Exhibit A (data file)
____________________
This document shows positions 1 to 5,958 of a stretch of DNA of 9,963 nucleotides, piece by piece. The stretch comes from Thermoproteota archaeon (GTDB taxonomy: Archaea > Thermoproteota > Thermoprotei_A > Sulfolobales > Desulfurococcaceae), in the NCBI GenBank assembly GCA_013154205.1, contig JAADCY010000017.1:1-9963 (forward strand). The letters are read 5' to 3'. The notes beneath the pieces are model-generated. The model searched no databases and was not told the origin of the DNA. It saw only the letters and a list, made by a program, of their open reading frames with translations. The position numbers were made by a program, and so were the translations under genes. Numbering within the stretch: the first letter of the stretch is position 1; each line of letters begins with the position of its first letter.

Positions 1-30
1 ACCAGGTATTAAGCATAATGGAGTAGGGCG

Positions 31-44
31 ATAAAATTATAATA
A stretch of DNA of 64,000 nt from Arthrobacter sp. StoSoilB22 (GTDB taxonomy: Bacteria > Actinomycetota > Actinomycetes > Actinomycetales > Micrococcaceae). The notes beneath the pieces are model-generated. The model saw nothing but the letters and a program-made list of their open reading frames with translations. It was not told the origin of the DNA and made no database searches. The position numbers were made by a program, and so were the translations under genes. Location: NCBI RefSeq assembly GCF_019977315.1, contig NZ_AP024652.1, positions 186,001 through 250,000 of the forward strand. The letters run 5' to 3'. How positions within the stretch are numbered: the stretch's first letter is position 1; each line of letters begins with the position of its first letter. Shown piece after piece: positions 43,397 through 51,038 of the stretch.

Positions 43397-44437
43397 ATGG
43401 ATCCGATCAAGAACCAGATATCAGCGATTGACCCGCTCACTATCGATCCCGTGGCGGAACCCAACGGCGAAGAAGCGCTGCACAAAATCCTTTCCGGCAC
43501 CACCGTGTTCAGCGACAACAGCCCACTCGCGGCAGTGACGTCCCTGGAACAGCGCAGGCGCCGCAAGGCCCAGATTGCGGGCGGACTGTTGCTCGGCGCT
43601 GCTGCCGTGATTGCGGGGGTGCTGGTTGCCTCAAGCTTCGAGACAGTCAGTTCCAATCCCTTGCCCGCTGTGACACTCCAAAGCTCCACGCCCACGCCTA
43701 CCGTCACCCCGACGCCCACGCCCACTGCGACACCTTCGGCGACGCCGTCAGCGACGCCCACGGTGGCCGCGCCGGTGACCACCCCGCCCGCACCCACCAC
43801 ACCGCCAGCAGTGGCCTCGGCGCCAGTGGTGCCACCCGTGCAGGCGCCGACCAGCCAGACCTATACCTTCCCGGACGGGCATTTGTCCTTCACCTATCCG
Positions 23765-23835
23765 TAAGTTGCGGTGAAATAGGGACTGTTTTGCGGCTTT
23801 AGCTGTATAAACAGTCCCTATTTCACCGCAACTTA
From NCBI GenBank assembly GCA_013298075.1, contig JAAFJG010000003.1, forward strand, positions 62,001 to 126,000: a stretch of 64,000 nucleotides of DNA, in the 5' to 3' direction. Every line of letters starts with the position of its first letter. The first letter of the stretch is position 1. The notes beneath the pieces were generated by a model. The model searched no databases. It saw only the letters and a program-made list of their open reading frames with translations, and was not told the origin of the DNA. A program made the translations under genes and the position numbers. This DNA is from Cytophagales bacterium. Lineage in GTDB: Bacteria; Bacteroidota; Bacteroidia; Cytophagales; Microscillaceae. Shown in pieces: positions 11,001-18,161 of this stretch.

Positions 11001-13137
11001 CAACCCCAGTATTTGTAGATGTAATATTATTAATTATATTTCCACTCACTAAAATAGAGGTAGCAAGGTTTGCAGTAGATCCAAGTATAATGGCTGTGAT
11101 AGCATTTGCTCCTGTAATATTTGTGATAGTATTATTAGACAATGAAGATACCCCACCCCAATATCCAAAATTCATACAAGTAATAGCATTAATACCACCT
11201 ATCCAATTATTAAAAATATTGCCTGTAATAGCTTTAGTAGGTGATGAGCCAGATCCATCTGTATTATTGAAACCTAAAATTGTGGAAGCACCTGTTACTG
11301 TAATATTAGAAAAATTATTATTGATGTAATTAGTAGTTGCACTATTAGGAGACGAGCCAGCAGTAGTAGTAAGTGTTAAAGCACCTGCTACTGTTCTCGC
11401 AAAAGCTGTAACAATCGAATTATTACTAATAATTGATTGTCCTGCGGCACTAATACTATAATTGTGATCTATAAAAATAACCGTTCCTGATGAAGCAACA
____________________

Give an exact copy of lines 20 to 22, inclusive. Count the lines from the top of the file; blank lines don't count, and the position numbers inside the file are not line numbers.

11101 AGCATTTGCTCCTGTAATATTTGTGATAGTATTATTAGACAATGAAGATACCCCACCCCAATATCCAAAATTCATACAAGTAATAGCATTAATACCACCT
11201 ATCCAATTATTAAAAATATTGCCTGTAATAGCTTTAGTAGGTGATGAGCCAGATCCATCTGTATTATTGAAACCTAAAATTGTGGAAGCACCTGTTACTG
11301 TAATATTAGAAAAATTATTATTGATGTAATTAGTAGTTGCACTATTAGGAGACGAGCCAGCAGTAGTAGTAAGTGTTAAAGCACCTGCTACTGTTCTCGC